Problem solving is really a twofold process. First, you must define the problem. Often when defining problems, we end up just describing the symptoms instead of really getting to the heart of what the problem is. To avoid that, ask yourself questions like, “Is it an internal or external problem?” or “Is it a technical problem?” or “Are there interpersonal problems between team members? Is it managerial?” These kinds of questions will help you to get to the meat of the problem.
Next, after the problem has been defined, you have some decisions to make. It will take a little time to examine and analyze the problem, the situation causing it, and the solution alternatives available. After this analysis, the project manager will determine the best course of action to take and implement the decision.
Negotiation and Influencing
Effective problem solving requires negotiation and influencing skills. We all utilize negotiation skills in one form or another every day. For example, on a nightly basis I am asked, “Honey, what do you want for dinner?” Then the negotiations begin, and the fried chicken versus swordfish discussion commences. Simply put, negotiating is working with others to come to agreement. Negotiation on projects will be necessary in almost every area from scope definition, to budgets, contracts, resource assignments, and more.
Influencing is really convincing the other party that swordfish is a better choice than fried chicken even if that is what they want. In other words, it’s the ability to get people to do things they wouldn’t do otherwise. It’s also the ability to change minds and the course of events, and to influence outcomes.
These skills will be utilized in all areas of project management. Start practicing now because, guaranteed, you’ll need these skills on your next project.
Leadership and management are not synonymous terms. Leaders impart vision, gain consensus for strategic goals, establish direction, and inspire and motivate others. Managers focus on results and are concerned with getting the job done according to the requirements. Even though leaders and managers are not the same, project managers must exhibit the characteristics of both during different times on the project. Understanding when to switch from leadership to management and then back again is a finely tuned and necessary talent.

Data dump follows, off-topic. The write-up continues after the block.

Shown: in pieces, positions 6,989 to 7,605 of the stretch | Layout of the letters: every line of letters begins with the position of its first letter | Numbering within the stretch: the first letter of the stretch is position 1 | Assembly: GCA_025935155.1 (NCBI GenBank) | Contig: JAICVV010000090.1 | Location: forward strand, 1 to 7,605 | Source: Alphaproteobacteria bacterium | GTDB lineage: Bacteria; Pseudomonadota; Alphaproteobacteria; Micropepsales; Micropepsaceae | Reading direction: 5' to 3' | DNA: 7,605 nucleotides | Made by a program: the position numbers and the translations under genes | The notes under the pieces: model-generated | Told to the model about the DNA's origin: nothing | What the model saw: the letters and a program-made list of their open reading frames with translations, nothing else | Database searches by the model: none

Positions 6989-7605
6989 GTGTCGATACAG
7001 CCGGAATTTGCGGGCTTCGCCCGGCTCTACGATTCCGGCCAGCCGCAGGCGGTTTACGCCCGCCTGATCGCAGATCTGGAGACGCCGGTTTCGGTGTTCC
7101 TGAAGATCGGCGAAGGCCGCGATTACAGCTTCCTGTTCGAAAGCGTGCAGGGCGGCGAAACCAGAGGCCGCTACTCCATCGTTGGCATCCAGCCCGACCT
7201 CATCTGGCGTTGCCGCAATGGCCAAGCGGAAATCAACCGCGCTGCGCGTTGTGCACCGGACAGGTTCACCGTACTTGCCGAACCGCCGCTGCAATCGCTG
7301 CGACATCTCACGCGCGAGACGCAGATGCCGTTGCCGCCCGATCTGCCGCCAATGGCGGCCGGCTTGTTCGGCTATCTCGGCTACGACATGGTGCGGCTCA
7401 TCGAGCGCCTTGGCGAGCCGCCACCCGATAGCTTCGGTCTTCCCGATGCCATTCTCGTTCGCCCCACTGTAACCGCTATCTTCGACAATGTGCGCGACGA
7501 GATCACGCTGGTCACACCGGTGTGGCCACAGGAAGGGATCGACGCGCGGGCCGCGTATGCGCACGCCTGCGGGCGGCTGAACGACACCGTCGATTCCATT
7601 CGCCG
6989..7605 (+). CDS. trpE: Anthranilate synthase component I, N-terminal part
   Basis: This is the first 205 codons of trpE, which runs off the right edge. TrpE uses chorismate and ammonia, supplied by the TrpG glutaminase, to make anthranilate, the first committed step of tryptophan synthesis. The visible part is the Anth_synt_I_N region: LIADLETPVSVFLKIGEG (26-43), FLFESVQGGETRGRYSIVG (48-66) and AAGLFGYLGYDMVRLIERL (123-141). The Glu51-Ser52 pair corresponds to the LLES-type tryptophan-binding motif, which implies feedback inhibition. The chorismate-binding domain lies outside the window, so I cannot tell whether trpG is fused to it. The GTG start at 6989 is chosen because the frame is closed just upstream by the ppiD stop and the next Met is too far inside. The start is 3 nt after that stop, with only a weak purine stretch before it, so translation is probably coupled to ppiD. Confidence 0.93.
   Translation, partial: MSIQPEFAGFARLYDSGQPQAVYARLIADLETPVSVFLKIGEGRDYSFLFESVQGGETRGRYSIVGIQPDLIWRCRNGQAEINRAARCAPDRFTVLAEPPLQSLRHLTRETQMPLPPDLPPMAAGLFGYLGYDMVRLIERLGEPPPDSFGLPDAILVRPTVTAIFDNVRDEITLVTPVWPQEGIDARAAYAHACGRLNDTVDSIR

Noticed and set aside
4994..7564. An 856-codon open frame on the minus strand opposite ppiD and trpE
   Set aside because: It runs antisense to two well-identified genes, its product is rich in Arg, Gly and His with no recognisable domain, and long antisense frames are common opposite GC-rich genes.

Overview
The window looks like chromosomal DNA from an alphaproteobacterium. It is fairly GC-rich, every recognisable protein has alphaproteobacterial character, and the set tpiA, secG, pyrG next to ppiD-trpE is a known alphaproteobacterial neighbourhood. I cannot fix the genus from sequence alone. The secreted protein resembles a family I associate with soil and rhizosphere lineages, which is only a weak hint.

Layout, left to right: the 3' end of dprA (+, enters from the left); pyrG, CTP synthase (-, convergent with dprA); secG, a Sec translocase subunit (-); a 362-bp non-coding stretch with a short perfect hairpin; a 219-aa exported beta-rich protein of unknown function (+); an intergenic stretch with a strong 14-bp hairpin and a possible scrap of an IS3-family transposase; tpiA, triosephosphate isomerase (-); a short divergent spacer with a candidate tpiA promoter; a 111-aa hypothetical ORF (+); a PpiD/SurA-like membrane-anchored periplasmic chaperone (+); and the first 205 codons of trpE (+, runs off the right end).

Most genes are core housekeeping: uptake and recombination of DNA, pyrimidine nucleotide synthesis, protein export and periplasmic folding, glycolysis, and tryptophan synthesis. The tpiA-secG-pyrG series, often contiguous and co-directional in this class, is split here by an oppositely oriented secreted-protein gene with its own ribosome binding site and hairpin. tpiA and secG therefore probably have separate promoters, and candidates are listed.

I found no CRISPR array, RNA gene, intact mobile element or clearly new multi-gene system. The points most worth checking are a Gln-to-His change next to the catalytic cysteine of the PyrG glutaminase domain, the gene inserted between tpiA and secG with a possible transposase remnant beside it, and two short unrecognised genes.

Team Building and Human Resources
Project managers will rely heavily on team building and human resource management skills. Teams are often formed with people from different parts of the organization. These people may or may not have worked together before—so there may be some component of team-building groundwork that will involve the project manager. The project manager will set the tone for the project team and will help them work through the various team-forming stages to become fully functional. The project manager may take on a variety of roles during this initial team-building process.
An interesting caveat to the team-building role is that project managers many times are responsible for motivating team members who are not their direct reports. This has its own set of challenges and dilemmas. One way to help this situation is to ask the functional manager to allow you to participate in your project team members’ performance reviews. Use the negotiation and influencing skills I talked about earlier to make sure you’re part of this process.
A Mile Wide and an Inch Deep
Project managers are an interesting bunch. They know a little bit about a lot of things and are excellent communicators. Or, as one person said, he’s “a mile wide and an inch deep.” They have the ability to motivate people, even those who have no reason to be loyal to the project, and they can make the hard-line calls when necessary. Project managers can get caught in sticky situations that occasionally require making decisions that are good for the company (or the customer) but aren’t good for certain stakeholders. These offended stakeholders will then drag their feet, and the project manager has to play the heavy in order to motivate and gain their cooperation again. Some organizations hire contract project managers to run their large, company-altering projects just because they don’t want to burn out a key employee in this role. Fortunately, that doesn’t happen often.
Now that you’ve been properly introduced to some of the skills you need in your tool kit, you’ll know to be prepared to communicate, solve problems, lead, and negotiate your way through your next project.
The project manager skills discussed in this article is part of PMI PMP Certification training courses. You may also want to check the top paying project management certifcations and hiring companies of 2020.